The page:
What's clear is that when rights are enjoyed by all,"happy Days are here again," any day.

On C-SPAN yesterday, perhaps in honor of BOR Day, an author of a book on John Marshall was on. I read Jean Edward Smith's very good bio some years back as well as Edward Corwin's (free online) fairly good one.

I'm also reading an interesting defense of Marshall and Marbury v. Madison:

It's long so for those like Shag who read a lot of materials of this nature might skip it for other examinations of the subject but it does thank Sandy Levinson and Michael Dorf (Dorf on Law) among others for their assistance.

It notes early on as well that various early court opinions were not reported. I can relate -- I used to have to travel to a major library to read even USSC opinions. Now, I can download law articles at the drop of a hat.


My comment on Kurt Lash's review of a new book on originalism is not fully "off-topic" as there are several references in the review to the bill of rights in Lash's historical review of interpretation of the 1787 Constitution questioning whether back then originalism concepts were part of what the Framers/Ratifiers had in mind.

The review is a great read (only 18 pages) and I may have comments on specific portions later. But for now, let me point to the title of this review:

"Originalism All The Way Down?"

Here's Lash's closing line:

"It is history itself that tells us that originalism cannot go all the way down."

I tried some Googling on the meaning of "all the way down" and learned of Stephen Hawkings' "Turtles all the way down" and a song (or songs?) "All the Way Down," neither of which I have familiarity with. There was also a reference on Google to "Flag all the way down."

I used to be "hep" way, way back but have not had a "hip" transplant to understand current idioms, whatever. Perhaps this is sort of like the "Bad Country?" on another thread at this Blog where Joe provided the lyrics of a song by that name that I was not familiar with. So here's a contest: The winner gets one week fully paid in Philadelphia and the runner up two weeks in Philly fully paid.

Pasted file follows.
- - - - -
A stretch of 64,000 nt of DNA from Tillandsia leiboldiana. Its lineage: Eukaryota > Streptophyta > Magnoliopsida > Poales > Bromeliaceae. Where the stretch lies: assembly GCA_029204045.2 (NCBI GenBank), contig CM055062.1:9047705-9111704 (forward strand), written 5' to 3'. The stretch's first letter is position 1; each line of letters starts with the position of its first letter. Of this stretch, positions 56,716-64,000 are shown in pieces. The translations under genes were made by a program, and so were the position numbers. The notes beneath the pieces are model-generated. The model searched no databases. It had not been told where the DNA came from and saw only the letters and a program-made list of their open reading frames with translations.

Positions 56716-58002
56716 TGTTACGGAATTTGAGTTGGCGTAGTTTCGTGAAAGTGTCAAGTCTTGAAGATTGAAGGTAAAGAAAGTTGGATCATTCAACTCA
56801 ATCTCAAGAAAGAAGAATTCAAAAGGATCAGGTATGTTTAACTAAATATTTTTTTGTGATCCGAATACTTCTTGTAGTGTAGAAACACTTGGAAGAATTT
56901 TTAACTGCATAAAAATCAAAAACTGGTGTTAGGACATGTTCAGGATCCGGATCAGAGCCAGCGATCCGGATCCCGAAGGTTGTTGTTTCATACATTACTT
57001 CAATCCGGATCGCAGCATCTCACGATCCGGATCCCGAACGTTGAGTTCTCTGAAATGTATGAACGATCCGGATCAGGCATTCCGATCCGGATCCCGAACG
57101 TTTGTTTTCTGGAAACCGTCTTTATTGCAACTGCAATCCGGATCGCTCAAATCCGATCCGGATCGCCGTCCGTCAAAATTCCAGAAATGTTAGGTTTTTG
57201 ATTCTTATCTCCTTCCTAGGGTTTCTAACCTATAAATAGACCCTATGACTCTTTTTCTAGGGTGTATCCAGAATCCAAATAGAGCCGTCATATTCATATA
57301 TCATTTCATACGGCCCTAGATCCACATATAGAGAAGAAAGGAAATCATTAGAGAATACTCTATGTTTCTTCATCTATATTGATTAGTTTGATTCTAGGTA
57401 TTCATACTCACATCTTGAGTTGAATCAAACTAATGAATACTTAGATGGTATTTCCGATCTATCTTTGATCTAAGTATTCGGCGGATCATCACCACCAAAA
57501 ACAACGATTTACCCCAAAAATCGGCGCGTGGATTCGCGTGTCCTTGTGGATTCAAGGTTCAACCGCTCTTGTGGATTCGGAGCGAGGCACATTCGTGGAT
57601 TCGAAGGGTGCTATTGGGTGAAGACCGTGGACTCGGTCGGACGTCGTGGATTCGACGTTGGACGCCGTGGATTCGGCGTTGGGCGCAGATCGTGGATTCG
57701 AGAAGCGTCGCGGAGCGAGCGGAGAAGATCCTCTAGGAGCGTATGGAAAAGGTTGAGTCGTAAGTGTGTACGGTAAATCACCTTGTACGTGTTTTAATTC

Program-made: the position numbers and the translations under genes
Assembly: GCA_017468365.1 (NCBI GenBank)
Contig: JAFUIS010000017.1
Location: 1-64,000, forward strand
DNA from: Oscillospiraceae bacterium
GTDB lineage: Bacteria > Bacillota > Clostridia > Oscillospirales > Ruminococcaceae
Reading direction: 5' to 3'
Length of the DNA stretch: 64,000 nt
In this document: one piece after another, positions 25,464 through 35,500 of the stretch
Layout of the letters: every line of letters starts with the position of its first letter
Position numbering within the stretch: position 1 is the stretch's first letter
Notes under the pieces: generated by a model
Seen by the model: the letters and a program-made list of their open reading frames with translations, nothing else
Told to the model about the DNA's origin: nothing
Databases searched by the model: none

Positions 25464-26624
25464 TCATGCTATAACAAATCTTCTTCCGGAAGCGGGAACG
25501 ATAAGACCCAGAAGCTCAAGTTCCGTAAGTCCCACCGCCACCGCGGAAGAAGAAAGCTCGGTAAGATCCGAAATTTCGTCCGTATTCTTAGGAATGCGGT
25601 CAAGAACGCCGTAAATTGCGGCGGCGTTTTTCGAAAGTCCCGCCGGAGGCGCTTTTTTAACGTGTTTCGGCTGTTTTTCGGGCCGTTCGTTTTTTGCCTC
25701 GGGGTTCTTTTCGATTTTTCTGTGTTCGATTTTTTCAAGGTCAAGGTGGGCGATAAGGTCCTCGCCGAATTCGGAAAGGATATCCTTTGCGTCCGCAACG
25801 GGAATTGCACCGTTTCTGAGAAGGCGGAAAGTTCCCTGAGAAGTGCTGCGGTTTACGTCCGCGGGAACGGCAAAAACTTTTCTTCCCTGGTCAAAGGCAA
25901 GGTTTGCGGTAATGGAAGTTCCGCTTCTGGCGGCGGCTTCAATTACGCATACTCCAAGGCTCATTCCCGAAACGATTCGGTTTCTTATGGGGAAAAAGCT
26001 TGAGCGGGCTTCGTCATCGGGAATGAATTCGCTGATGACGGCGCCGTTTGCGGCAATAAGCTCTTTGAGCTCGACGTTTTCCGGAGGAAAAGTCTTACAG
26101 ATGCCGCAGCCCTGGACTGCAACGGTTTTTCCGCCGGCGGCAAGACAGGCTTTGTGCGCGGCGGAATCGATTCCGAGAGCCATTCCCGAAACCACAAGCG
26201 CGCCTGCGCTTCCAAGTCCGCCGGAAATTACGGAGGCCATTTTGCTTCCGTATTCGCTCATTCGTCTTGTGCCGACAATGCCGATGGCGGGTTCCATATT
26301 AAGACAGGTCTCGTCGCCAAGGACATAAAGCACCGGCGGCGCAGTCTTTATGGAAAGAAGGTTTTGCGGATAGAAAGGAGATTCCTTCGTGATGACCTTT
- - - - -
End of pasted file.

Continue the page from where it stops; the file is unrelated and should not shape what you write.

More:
Spam I Can I has saddled up again, but I haven't worked through interpretation as I have been focussing on Kurt Lash's recent review of the McGinnis and Rappaport book on originalism, which of course deals with interpretation.

But before getting into Lash's review in a later comment, those who may have (or even those who have not) read the review of Robert C. Wigton's "The Parties in Court: American Political Parties Under the Constitution," for which there is a link at the Legal History Blog, might be interested in Thomas Edsall's column in today's NYTimes "The Rise of 'Welfare Chauvinisiam'" dealing with political parties today, both in America and in Europe, with comparatives. Before Sandy became a "Guest" at this Blog, he might have posted on this column as it focuses upon political dysfunction that may result from the roles of political parties. Some may react to Edsall's column by humming "The Party's Over, It's Time to Call it a Day ...." But I'm more optimistic.